While sitting in Panera (because I’m a hipster and need strangers to validate me while I write in public), I sat next to a family of four. A grandmother, a mother and two little girls. The girls, while young and active, were polite and respectful to their elders. They did not invade my space or yell or behave in a manner unfitting children their respective ages. By all accounts, these are good kids.
After watching this family for about 10 minutes (because I’m a creeper), I approached the mother. I had seen her weakness: judging by how few smiles she had shared in the short time I’d been watching them, Momma wasn’t happy. She wasn’t angry; she just seemed tired. A constant affliction associated with motherhood, I am told. After introducing myself and shaking hands I said this,
“You’re a good mom.”
That was it. Four words (five if you want me speaking proper English). A simple sentence. She was, literally, taken aback. Then she rushed in for a tight hug. She proceeded to cry. And said, “Thank you” over and over.
I encouraged her to continue doing whatever she’s doing. I thanked her for being a good parent. Because her kids are smart and well-behaved and it looks to me that she’s doing a good job. She blushed profusely and smiled brilliantly at her kids. You could see how vibrantly proud she was of her daughters. Now I had seen her strength: and it was a sight. I started tearing up with the expression of her adoration and even now, while writing this, I am in awe of the depth of her love for her girls.
I’m grateful to have had the opportunity to witness this random stranger interacting with her children. It has encouraged me to continue reminding good parents everywhere that they are appreciated, even if it doesn’t mean much coming from a kid like me. I’ve been very, very lucky in my life to have access to several incredible mothers. My Aunt Bronwyn; a woman, I am not embarrassed to say, I unabashedly idolize. My sister-in-law Missy; the kind of mom I wish I had and can only hope to be. And my best friend Amy; who wants nothing more than for her children to be better than she (which is a daunting task because my Gigi is incredible).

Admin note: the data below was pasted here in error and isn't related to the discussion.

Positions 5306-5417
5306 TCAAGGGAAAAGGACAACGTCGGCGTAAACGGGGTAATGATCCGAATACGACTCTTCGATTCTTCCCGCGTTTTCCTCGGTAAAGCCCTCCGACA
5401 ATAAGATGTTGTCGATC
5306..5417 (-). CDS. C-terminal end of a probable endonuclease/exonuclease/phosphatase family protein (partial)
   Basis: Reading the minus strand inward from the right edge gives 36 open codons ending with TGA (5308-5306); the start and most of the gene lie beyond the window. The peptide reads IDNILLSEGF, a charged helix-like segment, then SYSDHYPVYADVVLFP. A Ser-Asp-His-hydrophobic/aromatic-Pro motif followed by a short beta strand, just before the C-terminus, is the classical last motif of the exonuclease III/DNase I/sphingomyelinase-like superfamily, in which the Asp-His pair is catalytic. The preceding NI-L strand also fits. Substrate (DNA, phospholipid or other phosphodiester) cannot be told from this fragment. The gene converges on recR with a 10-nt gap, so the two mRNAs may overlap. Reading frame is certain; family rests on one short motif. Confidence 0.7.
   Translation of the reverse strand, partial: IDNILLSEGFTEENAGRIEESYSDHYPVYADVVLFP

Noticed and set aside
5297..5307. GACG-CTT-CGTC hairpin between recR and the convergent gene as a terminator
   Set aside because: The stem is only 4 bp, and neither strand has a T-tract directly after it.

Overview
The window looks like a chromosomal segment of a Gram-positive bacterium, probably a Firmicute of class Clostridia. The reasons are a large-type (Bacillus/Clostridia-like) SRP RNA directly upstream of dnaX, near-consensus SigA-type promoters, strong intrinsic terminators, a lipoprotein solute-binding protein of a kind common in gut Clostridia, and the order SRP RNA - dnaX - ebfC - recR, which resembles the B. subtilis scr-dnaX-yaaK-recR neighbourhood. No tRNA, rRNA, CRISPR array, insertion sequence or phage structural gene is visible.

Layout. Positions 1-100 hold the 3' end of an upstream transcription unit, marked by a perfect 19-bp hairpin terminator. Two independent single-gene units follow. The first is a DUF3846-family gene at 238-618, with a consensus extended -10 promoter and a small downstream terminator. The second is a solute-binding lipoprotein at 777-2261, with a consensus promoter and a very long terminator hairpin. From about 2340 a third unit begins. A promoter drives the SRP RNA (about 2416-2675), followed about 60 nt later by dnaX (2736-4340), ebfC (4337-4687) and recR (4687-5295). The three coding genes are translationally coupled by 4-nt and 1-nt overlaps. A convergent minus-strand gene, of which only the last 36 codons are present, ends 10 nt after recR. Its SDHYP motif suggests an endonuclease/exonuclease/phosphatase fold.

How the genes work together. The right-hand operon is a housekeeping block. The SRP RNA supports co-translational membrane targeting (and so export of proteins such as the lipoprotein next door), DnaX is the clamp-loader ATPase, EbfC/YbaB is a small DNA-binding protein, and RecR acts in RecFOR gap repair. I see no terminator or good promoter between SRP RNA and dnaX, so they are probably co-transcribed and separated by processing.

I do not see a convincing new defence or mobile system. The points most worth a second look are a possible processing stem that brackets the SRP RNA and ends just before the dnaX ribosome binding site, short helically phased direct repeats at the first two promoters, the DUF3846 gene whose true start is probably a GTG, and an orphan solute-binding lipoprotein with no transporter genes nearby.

I’ve been devouring, lately, the ideology that gratitude is a habit. In order to create a habit, one must consciously practice it. In order to maintain a habit, one must consciously find opportunities to practice it. I want to be a more grateful person. Not because it’ll make me look good when I face my Maker (because I’m too interested in instant gratification to worry about that) but because scientific studies have shown (time and again) that showing gratitude can make me a happier person. Being grateful makes you happy.
So, in conclusion, moms are incredible creatures and saying “Thank you” is good for your soul. Good dads are awesome, too, since we’re on the subject. Showing one of these parents a little gratitude made me feel all warm and fuzzy inside (I cried. I’m not even gonna lie about it. I went to the bathroom and cried) and promoted my habit.
My name is Chelsey Mick, and this is how we thank strange people for random stuff and get high on it.
For one of my favorite videos on the science of gratitude, click here!
P.S. Try not to cry.